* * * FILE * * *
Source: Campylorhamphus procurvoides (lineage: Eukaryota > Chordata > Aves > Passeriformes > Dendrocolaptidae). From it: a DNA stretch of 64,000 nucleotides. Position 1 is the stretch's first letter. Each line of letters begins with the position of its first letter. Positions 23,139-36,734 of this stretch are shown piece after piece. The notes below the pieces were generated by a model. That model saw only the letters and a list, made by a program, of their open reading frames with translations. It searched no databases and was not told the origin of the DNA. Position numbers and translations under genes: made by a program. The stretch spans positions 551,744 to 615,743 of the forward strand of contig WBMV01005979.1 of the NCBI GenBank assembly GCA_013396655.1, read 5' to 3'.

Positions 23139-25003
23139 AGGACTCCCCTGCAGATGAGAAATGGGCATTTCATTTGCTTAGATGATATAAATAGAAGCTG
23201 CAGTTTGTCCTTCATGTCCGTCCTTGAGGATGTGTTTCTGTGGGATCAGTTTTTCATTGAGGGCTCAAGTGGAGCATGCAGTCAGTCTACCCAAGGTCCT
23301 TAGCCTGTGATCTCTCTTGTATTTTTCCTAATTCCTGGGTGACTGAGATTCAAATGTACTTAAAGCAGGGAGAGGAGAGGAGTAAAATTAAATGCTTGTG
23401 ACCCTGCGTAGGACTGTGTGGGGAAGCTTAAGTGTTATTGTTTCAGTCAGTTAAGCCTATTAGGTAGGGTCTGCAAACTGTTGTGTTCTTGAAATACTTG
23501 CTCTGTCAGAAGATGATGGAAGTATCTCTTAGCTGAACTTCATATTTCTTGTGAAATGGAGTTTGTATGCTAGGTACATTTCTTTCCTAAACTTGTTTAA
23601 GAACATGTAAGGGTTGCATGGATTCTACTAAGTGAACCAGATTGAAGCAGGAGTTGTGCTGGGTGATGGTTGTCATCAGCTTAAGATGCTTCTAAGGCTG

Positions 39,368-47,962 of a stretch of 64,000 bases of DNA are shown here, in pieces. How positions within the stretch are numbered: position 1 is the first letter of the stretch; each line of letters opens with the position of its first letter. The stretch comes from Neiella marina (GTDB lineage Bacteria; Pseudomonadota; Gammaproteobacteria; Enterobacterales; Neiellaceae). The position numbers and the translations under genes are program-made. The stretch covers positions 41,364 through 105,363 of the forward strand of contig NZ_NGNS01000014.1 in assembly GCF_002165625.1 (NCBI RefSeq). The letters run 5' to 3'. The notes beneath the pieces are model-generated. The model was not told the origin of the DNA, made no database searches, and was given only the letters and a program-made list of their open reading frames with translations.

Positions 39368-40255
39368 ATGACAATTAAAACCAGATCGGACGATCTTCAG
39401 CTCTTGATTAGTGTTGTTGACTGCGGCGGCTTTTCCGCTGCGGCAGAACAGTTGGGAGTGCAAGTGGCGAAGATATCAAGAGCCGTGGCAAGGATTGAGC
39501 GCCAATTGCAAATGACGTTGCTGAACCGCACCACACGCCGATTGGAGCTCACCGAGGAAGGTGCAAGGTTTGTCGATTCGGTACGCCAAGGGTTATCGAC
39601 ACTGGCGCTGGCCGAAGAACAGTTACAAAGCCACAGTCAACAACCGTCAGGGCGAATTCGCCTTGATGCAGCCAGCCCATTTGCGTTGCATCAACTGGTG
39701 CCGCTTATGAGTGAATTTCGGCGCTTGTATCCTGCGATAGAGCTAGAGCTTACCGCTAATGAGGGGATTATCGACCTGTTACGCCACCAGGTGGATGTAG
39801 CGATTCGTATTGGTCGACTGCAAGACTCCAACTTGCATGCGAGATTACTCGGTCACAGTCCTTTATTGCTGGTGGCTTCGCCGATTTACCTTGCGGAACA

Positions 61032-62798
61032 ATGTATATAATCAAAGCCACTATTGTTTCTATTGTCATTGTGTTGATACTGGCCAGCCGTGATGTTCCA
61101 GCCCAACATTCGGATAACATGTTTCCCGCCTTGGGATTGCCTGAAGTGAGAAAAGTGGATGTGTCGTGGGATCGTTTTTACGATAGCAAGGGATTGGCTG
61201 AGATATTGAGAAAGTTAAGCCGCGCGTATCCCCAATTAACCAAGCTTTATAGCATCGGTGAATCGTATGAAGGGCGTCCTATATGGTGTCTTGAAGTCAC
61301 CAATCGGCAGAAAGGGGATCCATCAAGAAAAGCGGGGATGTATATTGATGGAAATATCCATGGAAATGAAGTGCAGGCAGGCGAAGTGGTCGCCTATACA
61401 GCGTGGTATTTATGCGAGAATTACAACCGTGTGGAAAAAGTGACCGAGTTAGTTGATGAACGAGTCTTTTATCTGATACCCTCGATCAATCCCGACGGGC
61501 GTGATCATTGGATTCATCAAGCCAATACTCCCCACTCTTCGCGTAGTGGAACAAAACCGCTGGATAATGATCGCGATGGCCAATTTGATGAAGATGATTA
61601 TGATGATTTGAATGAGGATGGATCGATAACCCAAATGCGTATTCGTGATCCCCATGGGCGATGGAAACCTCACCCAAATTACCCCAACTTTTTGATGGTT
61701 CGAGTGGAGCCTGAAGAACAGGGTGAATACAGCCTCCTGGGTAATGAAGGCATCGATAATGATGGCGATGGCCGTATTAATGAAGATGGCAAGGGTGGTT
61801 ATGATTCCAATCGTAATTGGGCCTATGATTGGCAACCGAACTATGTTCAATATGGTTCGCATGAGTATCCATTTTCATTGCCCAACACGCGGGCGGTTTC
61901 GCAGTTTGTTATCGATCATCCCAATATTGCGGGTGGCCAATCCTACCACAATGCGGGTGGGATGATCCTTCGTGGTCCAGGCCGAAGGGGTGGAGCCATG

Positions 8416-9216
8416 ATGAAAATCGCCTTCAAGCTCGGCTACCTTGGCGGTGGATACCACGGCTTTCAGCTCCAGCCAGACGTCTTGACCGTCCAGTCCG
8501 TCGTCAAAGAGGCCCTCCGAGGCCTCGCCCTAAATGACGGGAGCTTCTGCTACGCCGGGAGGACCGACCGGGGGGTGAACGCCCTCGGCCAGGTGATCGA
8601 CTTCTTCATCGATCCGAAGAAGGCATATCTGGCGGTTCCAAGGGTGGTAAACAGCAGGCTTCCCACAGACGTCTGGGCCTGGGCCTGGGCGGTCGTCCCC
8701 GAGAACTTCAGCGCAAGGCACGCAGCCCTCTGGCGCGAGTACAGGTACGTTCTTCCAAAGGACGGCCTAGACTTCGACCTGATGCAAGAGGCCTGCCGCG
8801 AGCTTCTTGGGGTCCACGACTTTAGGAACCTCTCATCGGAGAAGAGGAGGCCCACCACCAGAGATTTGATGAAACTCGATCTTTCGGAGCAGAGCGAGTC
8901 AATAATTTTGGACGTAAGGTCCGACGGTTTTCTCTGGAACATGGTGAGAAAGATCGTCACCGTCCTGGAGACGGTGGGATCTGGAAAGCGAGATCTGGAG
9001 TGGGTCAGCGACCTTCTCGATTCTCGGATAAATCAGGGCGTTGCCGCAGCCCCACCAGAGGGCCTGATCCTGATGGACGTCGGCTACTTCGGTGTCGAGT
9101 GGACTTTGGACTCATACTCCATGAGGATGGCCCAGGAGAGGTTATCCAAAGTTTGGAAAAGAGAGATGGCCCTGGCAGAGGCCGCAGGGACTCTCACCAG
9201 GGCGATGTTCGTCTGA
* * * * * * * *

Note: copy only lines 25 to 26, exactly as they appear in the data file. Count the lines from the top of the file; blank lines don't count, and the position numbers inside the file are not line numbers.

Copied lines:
61701 CGAGTGGAGCCTGAAGAACAGGGTGAATACAGCCTCCTGGGTAATGAAGGCATCGATAATGATGGCGATGGCCGTATTAATGAAGATGGCAAGGGTGGTT
61801 ATGATTCCAATCGTAATTGGGCCTATGATTGGCAACCGAACTATGTTCAATATGGTTCGCATGAGTATCCATTTTCATTGCCCAACACGCGGGCGGTTTC